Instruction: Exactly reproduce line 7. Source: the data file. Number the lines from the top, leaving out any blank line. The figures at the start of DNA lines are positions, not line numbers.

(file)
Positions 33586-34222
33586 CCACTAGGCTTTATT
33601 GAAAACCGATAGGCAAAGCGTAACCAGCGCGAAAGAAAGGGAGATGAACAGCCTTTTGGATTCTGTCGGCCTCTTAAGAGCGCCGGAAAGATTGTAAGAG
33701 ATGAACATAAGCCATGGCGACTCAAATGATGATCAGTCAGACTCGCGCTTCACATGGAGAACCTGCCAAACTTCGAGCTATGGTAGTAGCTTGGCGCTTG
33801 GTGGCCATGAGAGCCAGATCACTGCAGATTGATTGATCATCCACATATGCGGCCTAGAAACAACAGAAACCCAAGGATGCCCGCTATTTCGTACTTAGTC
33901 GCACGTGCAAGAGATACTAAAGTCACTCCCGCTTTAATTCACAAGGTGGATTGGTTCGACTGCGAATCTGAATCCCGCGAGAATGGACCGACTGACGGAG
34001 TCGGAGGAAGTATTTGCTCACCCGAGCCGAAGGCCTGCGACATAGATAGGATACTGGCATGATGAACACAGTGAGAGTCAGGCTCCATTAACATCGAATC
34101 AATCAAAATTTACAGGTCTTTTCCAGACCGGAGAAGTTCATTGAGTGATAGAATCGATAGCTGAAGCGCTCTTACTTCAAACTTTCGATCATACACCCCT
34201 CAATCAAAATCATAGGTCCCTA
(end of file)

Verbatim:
34001 TCGGAGGAAGTATTTGCTCACCCGAGCCGAAGGCCTGCGACATAGATAGGATACTGGCATGATGAACACAGTGAGAGTCAGGCTCCATTAACATCGAATC